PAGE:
Asturias and Galicia

I know this post is a little late, but it’s a doozy. In the beginning of May we took a “double couples” trip to visit the green landscapes of Asturias and Galicia in the north of Spain. It was my first trip to either of these regions of Spain, and I found them absolutely different from the arid landscapes I am used to seeing in Andalusia. I believe I could live in Asturias or Galicia one day if I could get past the frigid winters.

I believe we visited about 12 different towns along our way, so I’ve listed them below with some descriptions. Of course, with so many places and a short period of time, we visited several for only an hour or two.

 

Burgos 

Our first stop brought us to Burgos, which is in Castile and León instead of Asturias or Galicia, but it was the perfect halfway point. We munched on their famous morcilla (blood sausage) and patatas bravas and strolled the city to admire the buildings. I really liked the windows in the older part of town. The closest English translation I can think of would be “bay windows”, but I’m not certain they are the same. 

 patatas bravas, beer, and floor decorations.

You know you are in Spain: patatas bravas, beer, and floor decorations.

Morcilla from "La Favorita"

Morcilla from “La Favorita”

 

 

Covadonga/Cangas de Onís

We spent the first night in Asturias at a small hotel called Casa Asprón. The hotel was wonderful and served a delicious breakfast. This area was my favorite part of the trip. We were surrounded by forests and even a waterfall.waterfall close to the hotel

The rural house is in Picos de Europa National Park and we could see the Basilica of Covadonga from our window. Covadonga is the patron of Asturias. In the 700s, the Christian Visigoth army made a stand against the Moorish army in the caves of Covadonga. It was reported that before the battle, the Christian commander prayed to a statue of the Virgin Mary which had been saved during the conquest. The Moorish commander died in the battle, and the rest of his army fled. After the victory, King Alonso I ordered a monastery and shrine to be built there. The shrine sits nestled in the mountain and is really a sight to see.

Basilica Covadonga

Basílica de Santa María la Real de Covadonga

Covadonga Shrine

Covadonga Sanctuary

 

I’ve never seen anything like the Picos de Europa National Park. There is a trail which circles several lakes, forests, and mountains. Everything was super-green and we even found cows grazing on the hills.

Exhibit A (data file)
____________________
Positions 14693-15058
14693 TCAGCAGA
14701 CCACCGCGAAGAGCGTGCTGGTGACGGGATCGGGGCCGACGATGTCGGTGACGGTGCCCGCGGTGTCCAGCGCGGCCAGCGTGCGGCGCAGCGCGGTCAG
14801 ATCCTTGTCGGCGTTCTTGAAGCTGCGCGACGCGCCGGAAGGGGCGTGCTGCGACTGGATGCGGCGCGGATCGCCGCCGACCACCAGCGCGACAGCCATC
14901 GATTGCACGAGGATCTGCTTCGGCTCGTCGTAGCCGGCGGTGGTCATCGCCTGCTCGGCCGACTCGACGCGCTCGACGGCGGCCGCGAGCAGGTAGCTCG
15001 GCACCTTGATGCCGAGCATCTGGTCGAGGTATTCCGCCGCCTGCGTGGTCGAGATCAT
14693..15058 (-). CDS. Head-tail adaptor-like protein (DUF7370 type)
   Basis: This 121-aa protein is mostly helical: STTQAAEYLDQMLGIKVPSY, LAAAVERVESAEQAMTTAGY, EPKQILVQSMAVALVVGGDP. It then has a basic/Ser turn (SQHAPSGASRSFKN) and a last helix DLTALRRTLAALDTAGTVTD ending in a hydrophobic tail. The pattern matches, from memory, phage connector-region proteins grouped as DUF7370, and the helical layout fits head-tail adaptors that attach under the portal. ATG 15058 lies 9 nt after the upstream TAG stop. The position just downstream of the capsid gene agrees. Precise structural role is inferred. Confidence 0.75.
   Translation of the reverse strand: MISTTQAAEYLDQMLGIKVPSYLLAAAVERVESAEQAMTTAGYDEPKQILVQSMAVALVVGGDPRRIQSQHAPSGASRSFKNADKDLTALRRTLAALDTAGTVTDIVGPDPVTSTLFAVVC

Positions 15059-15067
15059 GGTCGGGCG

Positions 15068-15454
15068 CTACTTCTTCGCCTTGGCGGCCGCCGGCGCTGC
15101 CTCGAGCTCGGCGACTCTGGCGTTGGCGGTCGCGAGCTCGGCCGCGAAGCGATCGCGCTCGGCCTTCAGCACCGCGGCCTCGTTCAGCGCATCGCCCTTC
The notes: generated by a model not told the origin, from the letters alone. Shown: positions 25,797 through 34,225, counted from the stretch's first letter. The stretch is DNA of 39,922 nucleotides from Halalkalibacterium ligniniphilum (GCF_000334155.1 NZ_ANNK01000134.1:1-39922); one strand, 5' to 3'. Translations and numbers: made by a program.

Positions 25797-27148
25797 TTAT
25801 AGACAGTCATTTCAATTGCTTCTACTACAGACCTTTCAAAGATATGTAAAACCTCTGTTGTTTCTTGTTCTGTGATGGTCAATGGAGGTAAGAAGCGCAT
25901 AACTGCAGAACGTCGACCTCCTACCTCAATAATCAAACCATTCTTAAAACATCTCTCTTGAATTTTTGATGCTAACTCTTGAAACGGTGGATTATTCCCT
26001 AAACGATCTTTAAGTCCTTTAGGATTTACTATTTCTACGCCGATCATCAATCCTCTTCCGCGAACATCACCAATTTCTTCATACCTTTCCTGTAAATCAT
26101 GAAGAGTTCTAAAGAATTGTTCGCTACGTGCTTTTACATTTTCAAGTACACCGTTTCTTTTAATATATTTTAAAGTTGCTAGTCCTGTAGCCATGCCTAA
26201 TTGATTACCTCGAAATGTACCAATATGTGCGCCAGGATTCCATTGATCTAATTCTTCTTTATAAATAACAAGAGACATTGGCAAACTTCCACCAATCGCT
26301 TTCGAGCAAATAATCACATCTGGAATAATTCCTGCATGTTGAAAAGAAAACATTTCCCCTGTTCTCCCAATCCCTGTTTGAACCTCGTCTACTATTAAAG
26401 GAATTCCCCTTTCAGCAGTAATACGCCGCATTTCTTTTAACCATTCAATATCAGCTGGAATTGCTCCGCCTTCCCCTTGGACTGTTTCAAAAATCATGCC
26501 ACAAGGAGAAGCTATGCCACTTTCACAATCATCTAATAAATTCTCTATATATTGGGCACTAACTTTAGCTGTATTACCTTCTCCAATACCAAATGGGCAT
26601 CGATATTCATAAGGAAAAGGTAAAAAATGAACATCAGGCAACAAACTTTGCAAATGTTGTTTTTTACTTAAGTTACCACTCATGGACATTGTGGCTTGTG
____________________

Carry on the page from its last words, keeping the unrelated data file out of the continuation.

Picos de Europa landscape 20140502_125638Picos de Europa lanscape

At the end of our hike we had worked up an appetite, and the fog was so dense that we couldn’t see any buildings. We ended up following our ears, and the sound of a generator, to find a small restaurant. We ate cheese, fabada, goat, arroz con leche, and strawberry cake. I’d be willing to go back to that area and park many times! (hint: other anniversaries)

Fabada

Fabada

cheese

stawberry cake and arroz con leche

 

Soto de Luiña

We spent the next night in a small town called Soto de Luiña. We stayed at Hotel Valle las Luiñas. There didn’t seem to be very much to see in the town, but it was a short drive away from Cudillero.

 

Cudillero

Cudillero is a beautiful fishing village. It seems to get a lot of tourist traffic, but not completely overpriced. I think I found the best arroz con leche I’ve ever tried at a place called El Remo.

Cudillero Cudillero

 

Luanco

We stopped briefly in Luanco. The newer part of the city was not very lovely, but when you reached the water there were interesting buildings and a church on the waterfront.

 

Cabo de Peñas

“Cabo” means “cape” in Spanish. We enjoyed the views and lighthouse, but we struggled to get there. First, we parked the car in a tiny village called Viodo and asked one of the locals if it was possible to walk to the lighthouse. We should have known by her laugh and response not to try, but we finally found it after getting lost in the field a few times. It turned out fine in the end. Who doesn’t like a little adventure!?

cabo de peñas

 

Candás

Another short stop in Candás allowed us to stretch our legs. We took a quick stroll to see the beach. While walking on the beach I saw many small, raised mud tunnels in the sand. When I tried to dig one that was moving up to discover the creature underneath I found nothing.

 

Luarca

Luarca is yet another seaside town. We stayed less than an hour, but drove around a bit of the town and saw the port. Maybe one day we’ll go back with more time.

 

Puerto de Vega

Puerto de Vega was another stop with marvelous views of the ocean.

puerto de vega

 

Ribadeo

Our next stop took us to Ribadeo in Galicia. This town is on the border of Galicia and Asturias. The next “Salimos el Sabado” will be about a great restaurant we visited called Casa Villaronta so I will make this section brief. There were some beautiful spots to see close to the city, such as, the Pancha Island lighthouse.

ribadeo lighthouse lighthouse galicia

 

Lugo

On the way back from our whirlwind trip, we stopped in Lugo to see its Roman walls, the Cathedral, and other sights of the city.

Lugo Cathedral

 

Astorga

We needed to eat eventually so we stopped at Restaurante Serrano in Astorga for a delicious lunch. This small town had some surprising things like the Palacio Espiscopal which was designed by Gaudí.

Palacio Espiscopal

Palacio Espiscopal

 

2 Replies to “Asturias and Galicia”

    • Eluding Ennui Post author

      Hello! We tried to go see it, but we were told it was the wrong time of day (the tides were bad or something like that). Next time I will be sure to visit!

      Reply

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